a block bus system, coupled selectively to said block interface, comprising:
at least one block row bus, disposed between and external to two rows of said sectors, accessible to each of the sectors in said two rows; and
at least one block column bus, disposed between and external to two columns of said sectors, accessible to each of the sectors in said two columns;
means for coupling at least a portion of said block row bus to at least a portion of said block column bus; and
a sector interface for selectively coupling the plurality of sector bus systems to said block bus system.
8. The programmable logic array of claim 7, wherein said sector interface has a K number of lower level ports coupled to said sector bus systems, and an N number of higher level ports coupled to said block bus system, where N is less than K.
9. The programmable logic array of claim 7, wherein said block interface has a K number of lower level ports coupled to said block bus systems, and an N number of higher level ports coupled to said chip bus system, where N is less than K.
10. The programmable logic array of claim 7, wherein at least one of said sectors comprises:
a plurality of logic cells arranged in rows and columns;
a sector bus system comprising:
at least one sector row bus disposed between and external to two rows of said logic cells, and selectively coupled to the logic cells in said two rows; and
at least one sector column bus disposed between and external to two columns of said logic cells, and selectively coupled to the logic cells in said two columns; and
means for selectively coupling at least a portion of said sector row bus to at least a portion of said sector column bus.
11. The programmable logic array of claim 10, wherein said sector interface has a K number of lower level ports coupled to said sector bus systems, and an N number of higher level ports coupled to said block bus system, where N is less than K.
12. The programmable logic array of claim 10, wherein said block interface has a K number of lower level ports coupled to said block bus systems, and an N number of higher level ports coupled to said chip bus system, where N is less than K.
13. A hierarchically-structured programmable logic array, comprising:
a plurality of blocks;
a chip bus system disposed external to said blocks; and
a block interface for selectively coupling said blocks to said chip bus system;
wherein at least one of said blocks comprises:
a plurality of sectors, each sector comprising:
a plurality of logic cells arranged in rows and columns;
a sector bus system comprising:
at least one sector row bus disposed between two rows of said logic cells, and selectively coupled to the logic cells in said two rows; and
at least one sector column bus disposed between two columns of said logic cells, and selectively coupled to the logic cells in said two columns; and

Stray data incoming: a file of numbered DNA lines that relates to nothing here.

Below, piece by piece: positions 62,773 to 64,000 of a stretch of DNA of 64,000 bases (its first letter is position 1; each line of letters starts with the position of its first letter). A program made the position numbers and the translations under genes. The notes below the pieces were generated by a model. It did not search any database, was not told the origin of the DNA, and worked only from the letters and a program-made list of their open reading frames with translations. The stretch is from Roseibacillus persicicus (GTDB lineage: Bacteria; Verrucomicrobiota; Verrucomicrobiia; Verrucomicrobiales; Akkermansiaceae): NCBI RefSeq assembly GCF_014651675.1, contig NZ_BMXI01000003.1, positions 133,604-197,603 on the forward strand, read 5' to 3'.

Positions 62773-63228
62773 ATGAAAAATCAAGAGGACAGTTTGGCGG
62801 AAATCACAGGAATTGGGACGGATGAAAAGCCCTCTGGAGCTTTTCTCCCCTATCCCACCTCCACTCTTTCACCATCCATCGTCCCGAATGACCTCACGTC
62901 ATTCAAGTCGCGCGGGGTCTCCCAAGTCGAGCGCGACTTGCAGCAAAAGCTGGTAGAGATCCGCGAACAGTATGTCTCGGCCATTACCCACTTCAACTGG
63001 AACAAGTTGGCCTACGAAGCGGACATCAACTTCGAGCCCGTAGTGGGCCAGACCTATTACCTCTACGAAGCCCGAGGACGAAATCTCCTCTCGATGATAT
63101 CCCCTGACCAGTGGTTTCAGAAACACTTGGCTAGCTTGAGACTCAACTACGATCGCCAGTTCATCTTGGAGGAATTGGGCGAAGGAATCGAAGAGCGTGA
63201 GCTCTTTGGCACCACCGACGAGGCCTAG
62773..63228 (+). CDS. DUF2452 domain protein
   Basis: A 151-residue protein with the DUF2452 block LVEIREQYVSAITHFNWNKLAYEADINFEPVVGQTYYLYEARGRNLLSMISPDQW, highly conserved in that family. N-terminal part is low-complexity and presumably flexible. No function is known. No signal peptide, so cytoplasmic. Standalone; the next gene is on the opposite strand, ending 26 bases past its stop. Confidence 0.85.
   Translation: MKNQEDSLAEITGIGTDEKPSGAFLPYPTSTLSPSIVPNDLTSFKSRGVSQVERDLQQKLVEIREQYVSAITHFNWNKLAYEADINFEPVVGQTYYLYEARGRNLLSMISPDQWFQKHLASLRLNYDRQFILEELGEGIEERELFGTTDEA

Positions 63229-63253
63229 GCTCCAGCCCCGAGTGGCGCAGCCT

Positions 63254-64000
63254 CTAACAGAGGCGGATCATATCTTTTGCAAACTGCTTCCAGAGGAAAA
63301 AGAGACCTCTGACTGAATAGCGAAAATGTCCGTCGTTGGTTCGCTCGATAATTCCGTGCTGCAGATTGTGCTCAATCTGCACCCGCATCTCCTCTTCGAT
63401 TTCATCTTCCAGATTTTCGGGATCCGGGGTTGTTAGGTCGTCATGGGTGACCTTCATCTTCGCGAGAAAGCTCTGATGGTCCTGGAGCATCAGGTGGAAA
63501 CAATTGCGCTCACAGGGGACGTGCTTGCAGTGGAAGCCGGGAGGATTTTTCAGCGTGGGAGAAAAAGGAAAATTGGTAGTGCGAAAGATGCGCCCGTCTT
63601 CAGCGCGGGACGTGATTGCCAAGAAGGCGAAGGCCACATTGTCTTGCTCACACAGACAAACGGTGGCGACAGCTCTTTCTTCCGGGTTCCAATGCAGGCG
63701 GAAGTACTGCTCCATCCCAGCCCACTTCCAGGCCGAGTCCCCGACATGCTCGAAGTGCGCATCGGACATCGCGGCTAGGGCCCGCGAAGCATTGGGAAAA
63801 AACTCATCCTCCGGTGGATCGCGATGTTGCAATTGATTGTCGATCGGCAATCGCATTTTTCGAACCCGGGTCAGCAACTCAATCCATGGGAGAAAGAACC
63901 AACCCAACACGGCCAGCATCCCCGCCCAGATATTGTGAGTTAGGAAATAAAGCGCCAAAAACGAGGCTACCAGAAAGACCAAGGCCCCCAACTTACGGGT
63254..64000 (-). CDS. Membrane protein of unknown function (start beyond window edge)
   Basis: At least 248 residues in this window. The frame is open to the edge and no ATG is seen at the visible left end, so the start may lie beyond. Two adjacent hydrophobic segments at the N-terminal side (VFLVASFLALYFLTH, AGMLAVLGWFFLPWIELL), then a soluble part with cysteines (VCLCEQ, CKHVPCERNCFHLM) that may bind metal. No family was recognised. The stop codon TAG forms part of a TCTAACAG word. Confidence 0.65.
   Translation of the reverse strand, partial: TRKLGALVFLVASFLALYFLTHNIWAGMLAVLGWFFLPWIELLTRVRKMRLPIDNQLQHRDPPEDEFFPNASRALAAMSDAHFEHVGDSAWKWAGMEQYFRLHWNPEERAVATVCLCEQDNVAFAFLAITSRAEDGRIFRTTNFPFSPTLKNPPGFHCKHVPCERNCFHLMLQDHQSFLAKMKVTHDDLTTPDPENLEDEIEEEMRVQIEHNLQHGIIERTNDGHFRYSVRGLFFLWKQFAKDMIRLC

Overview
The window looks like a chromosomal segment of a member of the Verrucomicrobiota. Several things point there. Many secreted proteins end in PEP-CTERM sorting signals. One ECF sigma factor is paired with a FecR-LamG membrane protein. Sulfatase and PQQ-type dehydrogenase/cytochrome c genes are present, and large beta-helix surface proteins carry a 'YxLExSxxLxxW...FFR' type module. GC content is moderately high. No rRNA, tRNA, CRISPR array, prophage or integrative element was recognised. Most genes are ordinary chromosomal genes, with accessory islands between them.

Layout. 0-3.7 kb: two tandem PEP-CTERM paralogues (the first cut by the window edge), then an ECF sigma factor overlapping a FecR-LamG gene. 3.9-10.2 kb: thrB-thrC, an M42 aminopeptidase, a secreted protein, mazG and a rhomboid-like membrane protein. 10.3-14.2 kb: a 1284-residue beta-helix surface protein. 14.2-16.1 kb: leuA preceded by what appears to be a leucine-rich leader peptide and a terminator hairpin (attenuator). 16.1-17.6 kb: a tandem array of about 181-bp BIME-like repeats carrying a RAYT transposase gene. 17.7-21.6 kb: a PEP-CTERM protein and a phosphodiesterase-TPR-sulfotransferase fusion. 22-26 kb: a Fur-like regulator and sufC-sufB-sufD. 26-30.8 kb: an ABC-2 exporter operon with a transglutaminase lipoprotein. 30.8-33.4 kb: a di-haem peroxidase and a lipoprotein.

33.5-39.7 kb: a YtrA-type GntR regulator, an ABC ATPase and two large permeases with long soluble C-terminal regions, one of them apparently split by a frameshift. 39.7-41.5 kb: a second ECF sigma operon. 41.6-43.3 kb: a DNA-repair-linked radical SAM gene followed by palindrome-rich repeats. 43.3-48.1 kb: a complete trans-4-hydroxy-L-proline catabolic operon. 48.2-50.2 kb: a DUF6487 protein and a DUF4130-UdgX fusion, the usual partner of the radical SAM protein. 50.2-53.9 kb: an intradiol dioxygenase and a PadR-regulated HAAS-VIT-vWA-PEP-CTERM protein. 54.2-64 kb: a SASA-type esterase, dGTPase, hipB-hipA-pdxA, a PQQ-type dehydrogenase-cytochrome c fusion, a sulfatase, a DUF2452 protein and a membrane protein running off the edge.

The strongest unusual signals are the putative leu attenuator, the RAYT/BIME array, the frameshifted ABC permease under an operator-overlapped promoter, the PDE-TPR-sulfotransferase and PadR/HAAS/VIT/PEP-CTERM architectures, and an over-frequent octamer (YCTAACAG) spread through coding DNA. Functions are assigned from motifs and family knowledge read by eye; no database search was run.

means for selectively coupling at least a portion of said sector row bus to at least a portion of said sector column bus;
a block bus system disposed external to said sectors, said block bus system selectively coupled to said block interface; and
a sector interface for selectively coupling the plurality of sector bus systems to said block bus system.
14. The programmable logic array of claim 13, wherein said sector interface has a K number of lower level ports coupled to said sector bus systems, and an N number of higher level ports coupled to said block bus system, where N is less than K.
15. The programmable logic array of claim 13, wherein said block interface has a K number of lower level ports coupled to said block bus systems, and an N number of higher level ports coupled to said chip bus system, where N is less than K.
16. An array of elements, comprising:
a plurality of elements arranged in rows and columns;
a plurality of non-segmented row busses, each disposed adjacent to at least one row of said elements, each row bus selectively coupled to an input and an output of each of the elements to which the row bus is adjacent;
a plurality Of non-segmented column busses, each disposed adjacent to at least one column of said elements, each column bus selectively coupled to an input and an output of each of the elements to which the column bus is adjacent; and
means for selectively coupling at least one of said row busses to at least one of said column busses;
wherein the output of any of said elements may be coupled to the input of any of said elements using no more than one row bus, one column bus, and a single coupling between a row bus and a column bus; and
wherein at least one of said elements comprises:
a first, second, third and fourth multiplexers, each multiplexer having MUX input ports for receiving input signals, and a MUX output port for transmitting a MUX output signal;
a first, second, third and fourth programmable inverters, each having an input port, an output port, and a control port, the input port of each of said programmable inverters coupled to the MUX output port of a corresponding one of said multiplexers, each of said programmable inverters responding to a control signal at its control port to provide at its output port an output signal which is either equivalent to the MUX output signal received at the input port, or is an inverted version of the MUX output signal received at the input port;
a first NAND gate having inputs and an output the inputs of said first NAND gate coupled to the outputs of said first and second programmable inverters;
a second NAND gate having inputs and an output, the inputs of said second NAND gate coupled to the outputs of said third and fourth programmable inverters;
a first XOR gate having inputs and an output, the inputs of said first XOR gate coupled to the outputs of said first and second programmable inverters;